Law News, Briefings, Reports, & Legal Intelligence Resources
NLRB Gives Leeway to Employers to Fire Workers for Abusive Conduct
The government's ruling on the General Motors case limits employee protection for offensive language or behavior in the workplace.
By Simpluris Research - August 17, 2020 at 8:39 AM
Supreme Court Bans LGBTQ Job Discrimination
The High Court ruled that gays and transgenders are protected by the federal civil law prohibiting employers from firing workers based on sexual orientation.
By Simpluris Research - June 22, 2020 at 11:19 AM
Facebook Pays Settlement To Content Moderators For Trauma
NPR just announced that Facebook reached a $52M payout following a class action lawsuit for failure to provide a safe working environment for its content moderators. The suit claims that as a result of the repeated exposure to extreme graphic content, many content moderators suffered "debilitating physical and psychological harm," including post-traumatic stress disorder (PTSD). The settlement gives class members, consisting of current or former content moderators, $1000 each and up to $50,000 for medical treatment. Facebook also agreed to provide mental health counseling to its moderators.
By Simpluris Research - May 20, 2020 at 10:24 AM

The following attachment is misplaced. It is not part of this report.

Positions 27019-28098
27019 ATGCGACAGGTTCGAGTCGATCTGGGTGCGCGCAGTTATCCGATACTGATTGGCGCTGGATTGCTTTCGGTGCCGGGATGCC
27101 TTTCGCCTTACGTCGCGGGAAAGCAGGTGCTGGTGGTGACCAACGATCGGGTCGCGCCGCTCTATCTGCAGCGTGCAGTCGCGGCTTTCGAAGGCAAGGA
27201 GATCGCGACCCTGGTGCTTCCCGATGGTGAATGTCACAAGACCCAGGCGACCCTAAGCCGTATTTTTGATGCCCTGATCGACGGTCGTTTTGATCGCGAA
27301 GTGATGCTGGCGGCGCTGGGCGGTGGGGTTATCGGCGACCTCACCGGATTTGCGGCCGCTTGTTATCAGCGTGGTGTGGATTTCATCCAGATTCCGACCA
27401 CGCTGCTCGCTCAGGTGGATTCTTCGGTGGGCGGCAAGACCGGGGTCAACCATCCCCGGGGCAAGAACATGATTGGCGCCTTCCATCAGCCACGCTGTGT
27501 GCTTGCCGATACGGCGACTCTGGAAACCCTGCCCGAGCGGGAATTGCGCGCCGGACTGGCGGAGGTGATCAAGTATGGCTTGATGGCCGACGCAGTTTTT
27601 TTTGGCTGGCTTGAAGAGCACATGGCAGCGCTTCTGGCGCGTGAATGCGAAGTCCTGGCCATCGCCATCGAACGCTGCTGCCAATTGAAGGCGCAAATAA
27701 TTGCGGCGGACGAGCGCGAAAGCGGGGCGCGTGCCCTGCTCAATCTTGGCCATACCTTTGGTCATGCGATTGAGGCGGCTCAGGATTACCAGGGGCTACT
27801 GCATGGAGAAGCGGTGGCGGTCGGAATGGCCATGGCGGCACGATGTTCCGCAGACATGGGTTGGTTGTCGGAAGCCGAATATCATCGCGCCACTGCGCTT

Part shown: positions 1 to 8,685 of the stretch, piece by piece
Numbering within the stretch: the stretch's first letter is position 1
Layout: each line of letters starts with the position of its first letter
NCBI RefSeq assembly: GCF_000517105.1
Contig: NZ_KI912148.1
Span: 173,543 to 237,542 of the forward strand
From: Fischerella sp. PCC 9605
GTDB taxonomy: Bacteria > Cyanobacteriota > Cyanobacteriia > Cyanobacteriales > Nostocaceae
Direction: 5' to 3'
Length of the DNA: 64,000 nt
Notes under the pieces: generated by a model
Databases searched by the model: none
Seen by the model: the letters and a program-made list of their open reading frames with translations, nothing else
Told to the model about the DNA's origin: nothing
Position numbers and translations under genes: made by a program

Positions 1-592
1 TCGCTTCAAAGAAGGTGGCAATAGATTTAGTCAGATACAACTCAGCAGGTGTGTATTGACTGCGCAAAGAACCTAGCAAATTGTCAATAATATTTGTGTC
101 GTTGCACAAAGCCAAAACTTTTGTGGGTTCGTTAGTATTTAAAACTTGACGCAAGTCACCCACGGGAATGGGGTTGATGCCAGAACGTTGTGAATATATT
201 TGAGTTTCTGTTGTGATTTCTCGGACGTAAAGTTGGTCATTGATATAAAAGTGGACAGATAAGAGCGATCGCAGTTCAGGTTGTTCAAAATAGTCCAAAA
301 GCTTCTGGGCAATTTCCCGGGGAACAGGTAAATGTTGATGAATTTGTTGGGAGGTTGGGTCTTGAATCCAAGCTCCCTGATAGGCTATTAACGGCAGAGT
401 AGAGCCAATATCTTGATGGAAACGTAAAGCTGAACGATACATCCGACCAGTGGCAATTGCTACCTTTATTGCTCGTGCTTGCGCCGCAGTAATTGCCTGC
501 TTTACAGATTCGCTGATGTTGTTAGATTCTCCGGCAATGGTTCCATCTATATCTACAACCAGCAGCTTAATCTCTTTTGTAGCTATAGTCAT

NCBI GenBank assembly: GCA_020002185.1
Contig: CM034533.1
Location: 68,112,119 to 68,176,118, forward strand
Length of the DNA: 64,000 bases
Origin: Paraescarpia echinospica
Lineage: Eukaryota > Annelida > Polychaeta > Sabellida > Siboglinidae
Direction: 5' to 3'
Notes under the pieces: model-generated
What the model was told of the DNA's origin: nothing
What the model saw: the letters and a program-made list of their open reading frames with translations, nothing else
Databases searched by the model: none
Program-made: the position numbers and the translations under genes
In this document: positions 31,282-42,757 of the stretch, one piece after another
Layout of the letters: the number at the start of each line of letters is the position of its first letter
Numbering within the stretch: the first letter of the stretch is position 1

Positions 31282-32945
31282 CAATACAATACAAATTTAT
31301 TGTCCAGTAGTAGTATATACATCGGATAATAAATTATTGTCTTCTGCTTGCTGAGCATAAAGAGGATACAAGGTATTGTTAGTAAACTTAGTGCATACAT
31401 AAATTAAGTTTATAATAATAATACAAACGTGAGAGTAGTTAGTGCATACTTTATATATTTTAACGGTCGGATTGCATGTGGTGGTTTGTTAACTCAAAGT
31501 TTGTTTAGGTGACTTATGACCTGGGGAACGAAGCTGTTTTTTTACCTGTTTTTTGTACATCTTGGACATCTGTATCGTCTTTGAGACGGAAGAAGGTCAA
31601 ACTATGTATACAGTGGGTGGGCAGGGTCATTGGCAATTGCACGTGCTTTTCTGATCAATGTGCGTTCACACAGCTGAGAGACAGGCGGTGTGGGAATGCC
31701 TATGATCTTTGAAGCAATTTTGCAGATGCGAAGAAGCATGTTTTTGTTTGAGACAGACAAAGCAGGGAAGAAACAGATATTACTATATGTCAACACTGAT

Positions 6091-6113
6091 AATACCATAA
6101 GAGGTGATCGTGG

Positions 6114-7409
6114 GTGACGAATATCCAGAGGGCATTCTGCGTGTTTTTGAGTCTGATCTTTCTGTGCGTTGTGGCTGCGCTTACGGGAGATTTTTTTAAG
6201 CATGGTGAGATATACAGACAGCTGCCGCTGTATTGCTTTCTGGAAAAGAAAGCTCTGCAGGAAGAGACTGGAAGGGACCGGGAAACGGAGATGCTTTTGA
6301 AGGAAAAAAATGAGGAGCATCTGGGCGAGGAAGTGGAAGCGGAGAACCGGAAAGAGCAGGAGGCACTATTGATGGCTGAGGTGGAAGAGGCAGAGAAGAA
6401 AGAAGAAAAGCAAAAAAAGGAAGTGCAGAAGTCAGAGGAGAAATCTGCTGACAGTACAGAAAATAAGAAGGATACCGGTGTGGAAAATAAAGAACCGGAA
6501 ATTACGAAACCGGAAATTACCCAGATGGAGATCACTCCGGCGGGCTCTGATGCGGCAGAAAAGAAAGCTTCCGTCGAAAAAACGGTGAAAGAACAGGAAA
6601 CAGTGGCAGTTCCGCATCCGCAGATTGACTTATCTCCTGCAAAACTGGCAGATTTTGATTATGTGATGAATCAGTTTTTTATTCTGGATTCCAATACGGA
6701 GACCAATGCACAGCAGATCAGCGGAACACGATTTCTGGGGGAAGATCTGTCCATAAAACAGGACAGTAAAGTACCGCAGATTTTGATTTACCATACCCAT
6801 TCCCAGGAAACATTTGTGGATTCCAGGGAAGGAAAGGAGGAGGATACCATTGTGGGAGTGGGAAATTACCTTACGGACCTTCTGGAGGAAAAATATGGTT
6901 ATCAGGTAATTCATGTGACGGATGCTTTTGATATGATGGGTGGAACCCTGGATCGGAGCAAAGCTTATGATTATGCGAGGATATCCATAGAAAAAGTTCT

Government Looks to Prevent Litigation Epidemic As Businesses Reopen
As the government shifts its focus from coronavirus containment to restarting the economy, discussions have begun in Congress regarding the second pandemic relief bill, in particular, the issue of providing immunity for businesses from lawsuits related to the pandemic. As companies reopen, employees want to return to work without the risk of getting sick. At the same time, employers want liability protection from workers who might get COVID-19 on the job and decide to sue. Senate Majority Leader Mitch McConnell (R-KY), who will oversee much of the coronavirus relief legislation, thinks a lawsuit shield for companies against possible claims must be included.
By Simpluris Research - May 14, 2020 at 1:28 PM
Two Poor Boys – And Class Action Defendants, Part 3